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Some of the best action in NASCAR comes at Atlanta, but with some of the weakest crowds: Why?


There was plenty of action at Atlanta Motor Speedway Sunday...but too many empty seats. So what's the deal here? (Greg Biffle, 16, crashing with Scott Speed, 82)(Photo by Chris Graythen/Getty Images)

   By Mike Mulhern

   Sunday's disappointing crowd at Atlanta Motor Speedway made a distinct impact on NASCAR drivers, sobering them to the severe impact the struggling U.S. economy is having on this sport….but also raising questions as to why more fans were in these grandstands, that can seat 124,000.
   "What I find so discouraging is I think this is one of the best race tracks," Jeff Gordon said after his runner-up finish to Kurt Busch in the Atlanta 500.
   "Even though we're slipping and sliding and having our hands full, right there – you always see a battle here with three to go.
   "We've seen Carl Edwards win this thing by inches. And I've lost a race or two here by inches.
   "We always see it.
   "To me this is some of the best racing we're putting on in the series, of anywhere we go.
   "I know there are a lot of race fans around here…and I'm a little baffled by it.
    "But if just it off the excitement I see in the fans here, with the racing we're putting on here, this place should be packed."
   "We are far from immune to what's going on in our economy," Edwards, third in the 500, said.
   "This is one of the best, if not the best race track, we go to, as far as competition, on-track performance, and passing and action.
   "It's too bad there aren't more fans in the grandstands. But I feel like my responsibility is to go out there and race as hard as we can, deliver for our marketing partners, and deliver for our fans, and do the best we can…and hope that as the economy comes back up those stands get more full. 
    "But there's nothing we can do about it.  I'm just glad for the fans that are here."

Certainly nobody can blame the weather for Sunday's poor turnout at Atlanta (Photo: Getty Images for NASCAR)



Atlanta Snoozer

As a Southern Californian, Atlantans can no longer say anything about the Fontana race being too long & boring & empty. I guess ya’ll were busy under the seats shopping too!
If it weren't for crew members running onto the track & a G/W/C finish it would have been a waste of an afternoon.

yo, dude: what part of

yo, dude: what part of california -- and what would it take to get you to buy into a long race weekend at atlanta motor speedway? i'm serious. tell me. Less horsepower under the hood, more horsepower under the hood? more downforce, better tires? Mick Jagger singing the national anthem? Friday night shuttles downtown to Buckhead?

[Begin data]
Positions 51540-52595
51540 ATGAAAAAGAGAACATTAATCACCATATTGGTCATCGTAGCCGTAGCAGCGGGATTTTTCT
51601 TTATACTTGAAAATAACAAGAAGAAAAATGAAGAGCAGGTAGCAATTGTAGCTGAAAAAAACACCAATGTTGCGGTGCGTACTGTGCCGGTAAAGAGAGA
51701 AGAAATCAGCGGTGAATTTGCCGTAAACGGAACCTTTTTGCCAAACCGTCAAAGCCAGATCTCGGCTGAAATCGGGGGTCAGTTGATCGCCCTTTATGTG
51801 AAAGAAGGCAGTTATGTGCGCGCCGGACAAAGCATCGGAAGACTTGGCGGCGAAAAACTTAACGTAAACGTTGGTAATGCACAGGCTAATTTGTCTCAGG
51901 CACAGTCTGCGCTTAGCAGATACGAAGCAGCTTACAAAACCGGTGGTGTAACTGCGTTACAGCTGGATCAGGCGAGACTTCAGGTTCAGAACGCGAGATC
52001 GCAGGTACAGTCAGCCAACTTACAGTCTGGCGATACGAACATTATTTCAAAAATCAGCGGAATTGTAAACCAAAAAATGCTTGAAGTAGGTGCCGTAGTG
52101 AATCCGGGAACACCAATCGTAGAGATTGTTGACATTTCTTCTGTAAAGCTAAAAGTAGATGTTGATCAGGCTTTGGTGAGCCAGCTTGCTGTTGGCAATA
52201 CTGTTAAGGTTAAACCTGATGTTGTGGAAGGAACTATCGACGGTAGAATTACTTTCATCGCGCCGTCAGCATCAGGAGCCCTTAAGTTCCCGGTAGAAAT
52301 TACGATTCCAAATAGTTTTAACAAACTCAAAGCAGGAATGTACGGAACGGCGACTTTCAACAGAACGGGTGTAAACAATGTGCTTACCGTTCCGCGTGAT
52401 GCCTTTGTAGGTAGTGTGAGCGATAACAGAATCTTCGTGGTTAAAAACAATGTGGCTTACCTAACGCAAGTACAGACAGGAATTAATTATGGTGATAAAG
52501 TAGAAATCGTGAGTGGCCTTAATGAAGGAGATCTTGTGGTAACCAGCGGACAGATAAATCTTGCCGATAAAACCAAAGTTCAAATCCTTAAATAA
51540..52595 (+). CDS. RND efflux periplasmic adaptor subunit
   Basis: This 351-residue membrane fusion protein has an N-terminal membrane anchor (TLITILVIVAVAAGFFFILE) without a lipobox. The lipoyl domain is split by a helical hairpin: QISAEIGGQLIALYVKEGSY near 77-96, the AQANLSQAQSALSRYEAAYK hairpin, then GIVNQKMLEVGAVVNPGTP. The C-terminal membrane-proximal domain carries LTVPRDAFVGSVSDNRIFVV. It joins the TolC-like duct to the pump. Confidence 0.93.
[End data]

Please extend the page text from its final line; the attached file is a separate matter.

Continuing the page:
i agree sunday was a bore, until the finish. but i still insist the track is a good one, it's just the cars; and i still insist california speedway is a good track, if the right cars with the right tires are racing on it.

Atlanta race weekend

Guess I'm the first to comment. While I didn't attend the race I live in the Atlanta area and have been several times. Some thoughts on why attendance is floundering:

1. The race has to live down some of its rep: a rep for bad, unpredictable weather and for lousy traffic. The traffic issue was solved several years ago but all my race fan buds think it's still a nightmare. Also, everyone I spoke with was flat surprised the weather was good and some were a bit remorseful they didn't go. Still, the track has a bit of a stigma with the locals.

2. Speaking of locals, I didn't see or hear much race promotion during the weeks preceding. Sure, a few billboards along I-85 and some radio spots, but it seemed too much of the same ol, same ol. I didn't see or hear much about show cars, special events with the drivers, fan zones, parties, burnout contests or anything that would generate local buzz. That's been missing for a couple years now, local buzz. Drivers visiting hospitals and schools, while a nice local interest story, don't energize local fans all that much. Time for Ed Clark and team to shake things up.

For the record, I like the idea of selling race tickets for a price based on the Daytona 500 winners car number. $17 race tickets for Atlanta was a great idea. Problem - I had to hear about it from Mike Joy on Fox instead of my local papers and newscasters, both of whom should have been in my face about the promo until I had an aneurysm.

I'd like to see Atlanta become more of a Texas Motor Speedway East. Eddie Gossage and crew seem to do interesting things for a week or two before their events. There's gotta be some good ideas out there. Now is the time for Ed Clark to do something new and fresh, because the old ways which may have been successful are no longer working. With dwindling attendance and a local economy headed into the toilet at a mind-numbing pace (Georgia unemployment rate - 8.6% and climbing like the Space Shuttle), its time to do something more than just "outside the box" - maybe have Dale Jr and Kyle Busch fill the box with toxic peanut butter then light it on fire at Atlantic Station. Something, gentlemen, try something.